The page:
You absolutely can be pro-Black and be in an interracial relationship
OPINION: A recent article made the absurd suggestion that a Black person can’t be both. Are we still policing Blackness like this in 2022?
Editor’s note: The following article is an op-ed, and the views expressed are the author’s own. Read more opinions on theGrio.
I just read an article that put a certain sound in my ears. It was the sound of the siren of the Blackness police. You know that whine that comes whenever someone tries to tell you how to be Black and what the boundaries of acceptable Blackness are. We’re still doing this in 2022? We’re still telling each other if you do this or don’t do that, then you ain’t really all the way Black? Really? Hey, if you ain’t “really Black,” can you escape police attention or the tentacles of systemic racism? No? OK, so what are we really talking about? Not behaving the way some Black people think we should? Um, OK.
So yeah, this article about how you can’t be pro-Black and in an interracial relationship had me like, wow. I mean, the nerve, nay, the audacity, nay, the negro-acity to come for those of us who married outside the race like that means we are somehow outside of the race or have done wrong by the race. I can’t. Black baby Jesus, walk with me because I can’t deal with this crap alone. But, dear reader, even though I can’t, I will. Let’s deconstruct this diseased idea.
The dichotomy is absurd—either you’re pro-Black, or you’re dating a non-Black person, but if dating a non-Black person, then you’re what, anti-Black? Neutral Black? A traitor??? Is my pro-Blackness surrendered at the altar, or do I lose it before then? Does it make a difference if my partner is biracial? Am I then semi-pro-Black? Or is it semi-anti-Black? So confused. But wait, the argument is that I’m not pro-Black because my partner isn’t Black, but help me understand this: If my non-Black partner married outside of their race, if they chose a Black person, then doesn’t that make them pro-Black? It gets so messy when you try to police Blackness.
I’m sure the idea that you can either be pro-Black or be in a relationship with a Black person will come as a shock to my sister, Vice President Kamala Harris. Is John Legend not pro-Black? His music seems very pro-Black to me—he wrote the epic song “Glory” for Ava DuVernay’s film Selma. Is Jordan Peele not pro-Black even though his movies have consistently given us dark-skinned Black actors that he’s lit and shot in ways that make their skin look so beautiful that it challenges us to reconsider societal beauty notions that favor lighter skin people? Alfre Woodard and Serena Williams are clearly pro-Black in the way they work and move through the world. Richard Pryor and Quincy Jones and Sidney Poitier are incredibly important Black artists. Are we really saying Kanye ain’t pro-Black? OK, that’s a problematic example. Forget I said that. But, uh, are we saying his ex-brother-in-law, Travis Scott, ain’t pro-Black? Iman ain’t pro-Black? Halle Berry ain’t? Tina Turner ain’t? I’m not pro-Black??? I’m shocked.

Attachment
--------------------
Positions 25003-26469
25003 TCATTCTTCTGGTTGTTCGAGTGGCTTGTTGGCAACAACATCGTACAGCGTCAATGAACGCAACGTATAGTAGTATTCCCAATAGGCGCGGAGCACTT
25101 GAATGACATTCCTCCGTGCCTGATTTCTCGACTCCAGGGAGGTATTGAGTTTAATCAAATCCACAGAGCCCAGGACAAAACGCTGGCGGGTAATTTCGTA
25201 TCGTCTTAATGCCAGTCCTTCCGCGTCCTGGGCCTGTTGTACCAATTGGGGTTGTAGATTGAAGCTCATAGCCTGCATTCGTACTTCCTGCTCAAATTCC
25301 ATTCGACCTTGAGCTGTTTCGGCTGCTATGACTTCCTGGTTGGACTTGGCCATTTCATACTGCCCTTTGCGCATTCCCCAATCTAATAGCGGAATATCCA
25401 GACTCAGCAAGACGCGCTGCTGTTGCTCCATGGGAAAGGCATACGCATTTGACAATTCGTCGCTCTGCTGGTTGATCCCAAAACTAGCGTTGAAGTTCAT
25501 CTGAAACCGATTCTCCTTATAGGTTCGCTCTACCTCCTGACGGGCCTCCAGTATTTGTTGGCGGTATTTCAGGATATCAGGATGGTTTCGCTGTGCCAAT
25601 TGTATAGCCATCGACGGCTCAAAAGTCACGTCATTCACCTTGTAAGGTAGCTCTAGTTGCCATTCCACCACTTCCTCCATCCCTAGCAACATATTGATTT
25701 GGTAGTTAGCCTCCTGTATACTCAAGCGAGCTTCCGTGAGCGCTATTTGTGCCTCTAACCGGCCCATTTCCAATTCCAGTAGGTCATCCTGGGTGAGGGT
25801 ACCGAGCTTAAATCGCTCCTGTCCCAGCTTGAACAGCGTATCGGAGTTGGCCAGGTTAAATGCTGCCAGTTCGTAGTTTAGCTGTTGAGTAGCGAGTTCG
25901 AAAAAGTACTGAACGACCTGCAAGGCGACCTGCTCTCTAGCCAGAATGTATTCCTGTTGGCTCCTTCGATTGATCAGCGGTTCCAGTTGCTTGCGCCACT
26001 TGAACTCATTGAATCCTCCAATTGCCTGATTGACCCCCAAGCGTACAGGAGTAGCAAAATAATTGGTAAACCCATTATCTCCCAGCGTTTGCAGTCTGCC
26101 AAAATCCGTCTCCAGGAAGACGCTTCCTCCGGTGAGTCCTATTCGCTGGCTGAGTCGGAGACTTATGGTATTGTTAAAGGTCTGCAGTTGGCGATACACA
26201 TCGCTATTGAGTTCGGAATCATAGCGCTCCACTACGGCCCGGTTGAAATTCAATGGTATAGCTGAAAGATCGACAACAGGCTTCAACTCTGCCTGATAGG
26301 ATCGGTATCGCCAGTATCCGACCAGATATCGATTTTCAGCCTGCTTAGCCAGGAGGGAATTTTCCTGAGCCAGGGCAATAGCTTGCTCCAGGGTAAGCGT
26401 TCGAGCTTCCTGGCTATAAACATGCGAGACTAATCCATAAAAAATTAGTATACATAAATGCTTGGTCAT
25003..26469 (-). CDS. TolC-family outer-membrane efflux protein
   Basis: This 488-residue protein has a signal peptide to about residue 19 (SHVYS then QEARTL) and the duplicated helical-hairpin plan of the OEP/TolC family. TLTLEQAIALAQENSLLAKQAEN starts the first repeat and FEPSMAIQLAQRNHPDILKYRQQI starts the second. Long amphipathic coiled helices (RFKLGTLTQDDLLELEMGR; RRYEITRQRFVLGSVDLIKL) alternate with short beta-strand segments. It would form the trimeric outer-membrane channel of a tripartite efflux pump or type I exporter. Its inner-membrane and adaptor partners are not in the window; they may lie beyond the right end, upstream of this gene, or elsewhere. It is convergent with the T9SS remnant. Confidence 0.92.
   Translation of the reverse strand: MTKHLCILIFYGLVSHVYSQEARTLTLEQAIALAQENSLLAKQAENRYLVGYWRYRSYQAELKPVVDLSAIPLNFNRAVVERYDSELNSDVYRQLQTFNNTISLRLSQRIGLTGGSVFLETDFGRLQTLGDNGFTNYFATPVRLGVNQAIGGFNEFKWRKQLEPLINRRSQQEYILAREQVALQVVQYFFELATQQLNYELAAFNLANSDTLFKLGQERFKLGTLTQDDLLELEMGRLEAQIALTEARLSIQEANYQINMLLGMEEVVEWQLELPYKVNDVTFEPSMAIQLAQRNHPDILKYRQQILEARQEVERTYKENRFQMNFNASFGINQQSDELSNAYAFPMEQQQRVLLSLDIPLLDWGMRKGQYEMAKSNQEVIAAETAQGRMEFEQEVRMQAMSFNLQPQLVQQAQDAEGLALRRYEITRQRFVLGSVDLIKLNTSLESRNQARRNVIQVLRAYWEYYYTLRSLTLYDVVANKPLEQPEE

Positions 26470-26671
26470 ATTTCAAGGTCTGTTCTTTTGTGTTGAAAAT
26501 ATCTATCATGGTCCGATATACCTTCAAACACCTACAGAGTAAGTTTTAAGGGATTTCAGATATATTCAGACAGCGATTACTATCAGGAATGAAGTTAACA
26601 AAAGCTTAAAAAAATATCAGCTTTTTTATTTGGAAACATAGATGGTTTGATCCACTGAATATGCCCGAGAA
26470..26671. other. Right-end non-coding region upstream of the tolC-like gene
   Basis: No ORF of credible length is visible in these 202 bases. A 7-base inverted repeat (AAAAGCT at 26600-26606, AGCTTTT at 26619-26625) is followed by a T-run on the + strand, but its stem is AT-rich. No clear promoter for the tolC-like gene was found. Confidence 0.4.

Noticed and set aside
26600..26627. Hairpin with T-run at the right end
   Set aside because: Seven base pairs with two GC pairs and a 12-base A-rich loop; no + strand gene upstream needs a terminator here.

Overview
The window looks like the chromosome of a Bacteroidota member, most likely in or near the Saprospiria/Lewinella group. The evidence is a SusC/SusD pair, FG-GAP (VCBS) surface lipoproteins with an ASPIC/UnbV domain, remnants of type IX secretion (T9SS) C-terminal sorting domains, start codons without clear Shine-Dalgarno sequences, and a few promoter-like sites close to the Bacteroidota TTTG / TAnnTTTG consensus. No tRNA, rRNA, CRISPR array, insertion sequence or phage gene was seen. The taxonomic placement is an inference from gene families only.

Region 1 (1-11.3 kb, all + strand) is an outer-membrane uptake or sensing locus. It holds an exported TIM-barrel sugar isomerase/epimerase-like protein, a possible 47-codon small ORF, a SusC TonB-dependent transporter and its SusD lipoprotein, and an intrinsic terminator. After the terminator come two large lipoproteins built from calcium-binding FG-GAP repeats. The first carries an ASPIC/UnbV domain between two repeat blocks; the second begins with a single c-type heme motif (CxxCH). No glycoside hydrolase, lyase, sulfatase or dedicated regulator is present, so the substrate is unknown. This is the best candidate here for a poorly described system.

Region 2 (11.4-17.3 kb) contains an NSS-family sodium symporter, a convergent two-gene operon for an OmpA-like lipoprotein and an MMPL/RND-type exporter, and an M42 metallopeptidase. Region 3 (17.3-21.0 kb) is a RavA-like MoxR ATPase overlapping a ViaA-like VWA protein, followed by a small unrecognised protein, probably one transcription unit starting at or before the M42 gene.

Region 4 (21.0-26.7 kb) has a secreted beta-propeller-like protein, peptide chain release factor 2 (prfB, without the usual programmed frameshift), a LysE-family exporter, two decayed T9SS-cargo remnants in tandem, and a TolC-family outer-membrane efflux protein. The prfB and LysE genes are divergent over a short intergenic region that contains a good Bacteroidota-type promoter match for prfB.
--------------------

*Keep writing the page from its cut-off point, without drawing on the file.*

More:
I am absolutely pro-Black. A love of Black people shapes my politics and my cultural choices. I love Black people, and I feel deeply connected to and responsible to the ancestors who fought and died so I could have the life choices that I have. I feel myself standing on their shoulders almost tangibly, and I make professional choices that I hope honor them. I majored in African-American studies when I was in college, and 10 years ago, I wrote a book investigating what it means to be Black in the modern world called Who’s Afraid of Post-Blackness? I also married a woman who was born in Lebanon. The choice to date and marry her was not a statement on Blackness—our wedding ceremony honored both African-American and Lebanese traditions. Rev. Run from Run-DMC was our officiant, and we jumped over a broom like our ancestors did. Why did I choose her? The heart moves in mysterious ways, and humans are complex and multifaceted. We can have contradictions and yet still be in harmony. Being with her doesn’t mean I am any less pro-Black—Blackness is a part of me that she embraces. I’m unapologetically Black and proud wherever I go and no matter who I’m with.
I didn’t realize people were still out here trying to shame Black people who are in interracial relationships in public. That’s just so 1990. To think you can stand in judgment of someone’s Blackness because of who they’ve married is so silly. My Blackness is not so fragile as to be damaged by being with my wife. But are there other ways that I can cancel my pro-Black card? Please tell me. If I listen to the Beatles or visit Paris or attend a Shakespeare play, am I losing my religion—excuse me—my Blackness? Or is it possible that I can perform and embody my Blackness the way I want without being judged? Is it possible that my Blackness is powerful enough to roll with me wherever I go and whatever I do? I think it is. I also this that part of being truly pro-Black means loving Black people enough to understand that we are all Black in our own way.
Touré is the host of the podcast “Touré Show” and the podcast docuseries “Who Was Prince?” He is also the author of seven books.
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